Monthly Archives: August 2010

Aging Earlobes Can Be Treated, Too!

Wrinkles can be found anywhere on the body—even your ears! Never fear, though. Droopy earlobes can be treated with the help of some popular injectables.

Earlobes, just like any area covered by skin, are susceptible to aging. Your ears can droop, wrinkle or even have thinning of the skin—just as the face and neck areas do.

By not wearing heavy earrings and avoiding excessive sun exposure, you can slow the signs of aging lobes.  However, like any part of the body, ears aren’t wrinkle-proof.

Commonly used to treat facial wrinkles, dermal fillers are now being used to treat the signs of aging in earlobes. If you don’t have wrinkly ears but your lobes are drooping as a result of wearing heavy earrings, Juvederm, Restylane or Radiesse can be injected for added support. Fillers will also decrease the appearance of the earring hole.

While some patients may desire more permanent options such as otoplasty, dermal fillers in the earlobe have an immediate effect with no downtime.

At the California Institute for Cosmetic & Reconstructive Surgery, are friendly staff would be delighted to address any questions or concerns you may have about treating the signs of aging in earlobes.

To Your Health & Beauty,

Vipul R. Dev, M.D.


A Solution for Sagging Arms

Sometimes fitness and healthy eating just can’t address all of the problem areas on the body. Weight gain can stretch out the body’s skin and as we age, we lose the elastin that helps the skin bounce back to it’s original form.

Many times patients have concerns have concerns about the excess skin hanging from underneath their arms. If lifting weights and doing push-ups aren’t cutting it, the surgical approach would be to undergo an arm lift, or brachioplasty.

First, a surgeon will remove any extra fat from the arms via liposuction. Once this is done, surplus skin is removed from underneath the arm through an incision that extends from the armpit to the elbow. The doctor will suture the skin back together at the strategically placed incision, leaving a pink scar that stays visible for up to a year.

For patients who have more fat than they do skin, simple liposuction without skin removal may do the trick. If you are a Bakersfield resident who is considering brachioplasty, my friendly staff at the California Institute for Cosmetic and Reconstructive Surgery would be happy to address any of your questions or concerns.

To Your Health & Beauty,

Vipul R. Dev, M.D.

Juvéderm Hydrate Excels in Hydrating, Boosting Volume of Skin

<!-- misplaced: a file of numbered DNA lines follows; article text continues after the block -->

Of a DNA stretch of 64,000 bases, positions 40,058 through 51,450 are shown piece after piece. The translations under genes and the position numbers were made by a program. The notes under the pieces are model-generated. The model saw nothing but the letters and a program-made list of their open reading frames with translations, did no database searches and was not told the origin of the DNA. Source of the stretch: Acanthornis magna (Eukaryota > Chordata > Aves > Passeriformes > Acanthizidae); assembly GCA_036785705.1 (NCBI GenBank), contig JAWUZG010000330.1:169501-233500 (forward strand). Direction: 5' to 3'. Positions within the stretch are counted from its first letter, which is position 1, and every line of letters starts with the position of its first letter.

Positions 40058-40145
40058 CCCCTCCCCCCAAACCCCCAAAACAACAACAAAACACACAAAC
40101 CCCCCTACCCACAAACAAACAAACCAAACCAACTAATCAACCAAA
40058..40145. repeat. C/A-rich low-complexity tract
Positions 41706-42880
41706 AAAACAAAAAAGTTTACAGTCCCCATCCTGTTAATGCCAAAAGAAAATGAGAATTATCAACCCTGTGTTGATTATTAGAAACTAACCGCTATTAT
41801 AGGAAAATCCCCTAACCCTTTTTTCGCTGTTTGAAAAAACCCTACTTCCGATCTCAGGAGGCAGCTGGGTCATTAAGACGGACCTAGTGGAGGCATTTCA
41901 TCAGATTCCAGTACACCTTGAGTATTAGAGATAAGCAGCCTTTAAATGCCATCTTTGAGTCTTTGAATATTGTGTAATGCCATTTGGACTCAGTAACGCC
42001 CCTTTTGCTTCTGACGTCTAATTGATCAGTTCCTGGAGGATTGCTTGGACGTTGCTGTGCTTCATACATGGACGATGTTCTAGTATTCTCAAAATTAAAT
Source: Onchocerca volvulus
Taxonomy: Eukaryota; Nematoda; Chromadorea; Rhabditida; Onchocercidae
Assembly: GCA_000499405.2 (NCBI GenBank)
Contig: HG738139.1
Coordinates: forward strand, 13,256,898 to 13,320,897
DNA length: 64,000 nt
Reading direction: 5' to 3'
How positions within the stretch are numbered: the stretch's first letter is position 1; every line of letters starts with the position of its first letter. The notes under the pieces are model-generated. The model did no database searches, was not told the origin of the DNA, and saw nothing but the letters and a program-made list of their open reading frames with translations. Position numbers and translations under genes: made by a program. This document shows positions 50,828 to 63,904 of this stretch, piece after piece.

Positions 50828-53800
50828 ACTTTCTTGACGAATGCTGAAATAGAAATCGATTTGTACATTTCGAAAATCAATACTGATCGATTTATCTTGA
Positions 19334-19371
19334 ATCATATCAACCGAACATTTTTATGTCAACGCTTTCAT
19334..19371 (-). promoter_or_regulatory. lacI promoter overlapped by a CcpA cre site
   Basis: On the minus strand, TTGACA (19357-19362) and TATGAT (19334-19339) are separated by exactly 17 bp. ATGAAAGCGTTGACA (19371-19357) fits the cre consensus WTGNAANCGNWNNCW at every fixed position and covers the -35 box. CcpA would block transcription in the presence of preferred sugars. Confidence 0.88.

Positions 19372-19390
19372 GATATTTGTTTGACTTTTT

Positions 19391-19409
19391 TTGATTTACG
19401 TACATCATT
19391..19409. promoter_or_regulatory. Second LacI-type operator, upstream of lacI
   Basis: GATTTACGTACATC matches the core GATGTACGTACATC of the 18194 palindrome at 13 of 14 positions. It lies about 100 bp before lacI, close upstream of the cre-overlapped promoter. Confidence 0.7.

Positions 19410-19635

Allergan has introduced a new Hyaluronic acid (HA) filler that is said to both volumize and hydrate skin. Juvéderm Hydrate works like a regular HA filler; only it surpasses the level of standard skin hydration provided by its counterparts. According to a recent study presented at the 8th Anti-Aging Medicine World Congress in Monte Carlo, Monaco, Juvederm Hydrate could potentially set a new standard for skin-rejuvenation therapy.

HA is a common compound used in dermal fillers because of its sponge-life effect and watery consistency. The loss of the naturally occurring polysaccharide AH over time causes skin to look older from fine lines, wrinkles and folds.

Hyaluronic acid is a natural polysaccharide found in skin that has the property of retaining water, and this sponge-like effect is important in keeping the skin hydrated. Over time, the loss of HA results in older-looking skin that is characterized by static fine lines, wrinkles and folds.

According to Cosmetic Surgery Times:

“All of the currently available HA-based fillers, including Juvéderm, are composed of cross-linked HA. These aesthetic gels are useful in the treatment of fine lines and wrinkles not only because of their filling effect, but also because HA attracts water to it, resulting in fuller and smoother skin where injected. Juvéderm Hydrate, on the other hand, is composed of 13.5 mg/g uncross-linked HA and 0.9 percent mannitol, a formulation that results in a reduced free-radical degradation of HA where injected. This leads to extended longevity of the HA, allowing it to attract water over a longer period of time and ultimately improve the aesthetic outcomes of the filler treatment.”

A trial was recently conducted in France on the effects of Juvéderm Hydrate on 27 different women.  The female patients, who had a mean age of 42.6 years, were injected in areas such as the eyes, cheeks, perioral and neckline. The patients’ skin was then assessed at days 15, 30 and 60. At 60 days, Juvéderm Hydrate proved to significantly hydrate the skin at the treated areas. Both doctor and patient satisfaction analysis reported that skin hydration, appearance, texture and brightness were “improved” in 90% of the patients. Furthermore, 80% of the patients treated saw “very improved” skin at day 60.

Of the patients surveyed, approximately 85 said they would recommend the treatment to their friend and undergo another treatment. Non-invasive approaches to skin rejuvenation are often preferred by patients due to cost and downtime. While Juvéderm Hydrate is currently available in England, Italy, France, Germany and Spain, there are no plans to submit it for FDA approval for the American market.

To Your Health & Beauty,

Vipul R. Dev, M.D.

Depressed and Older Patients Are More Satisfied With Surgery Outcomes

A recent study, which was published in the Archives of Facial Plastic Surgery, found that older patients and patients being treated for depression were more likely to be satisfied with the outcome of their plastic surgery.  The study, which surveyed patients undergoing elective facial surgery, also found that generalized pessimism and optimism had no correlation to one’s satisfaction with surgical outcomes.

The study was conducted by Jill L. Hessler, M.D., of Premier Plastic Surgery in California and her colleagues. The group surveyed Fifty-one patients undergoing facial cosmetic between 2007 and 2008. Patients were evaluated by their demographics as well as their levels of optimism and pessimism. In addition, the subjects were asked to complete a surgical outcome survey specific to their cosmetic procedure. The same surveys were issued again four to six months later.

According to the study, patients younger than the average age of 53 were less satisfied with their results than their older counterparts.  The study also found that patients being treated for depression were more satisfied with their results than patients who were not treated for depression.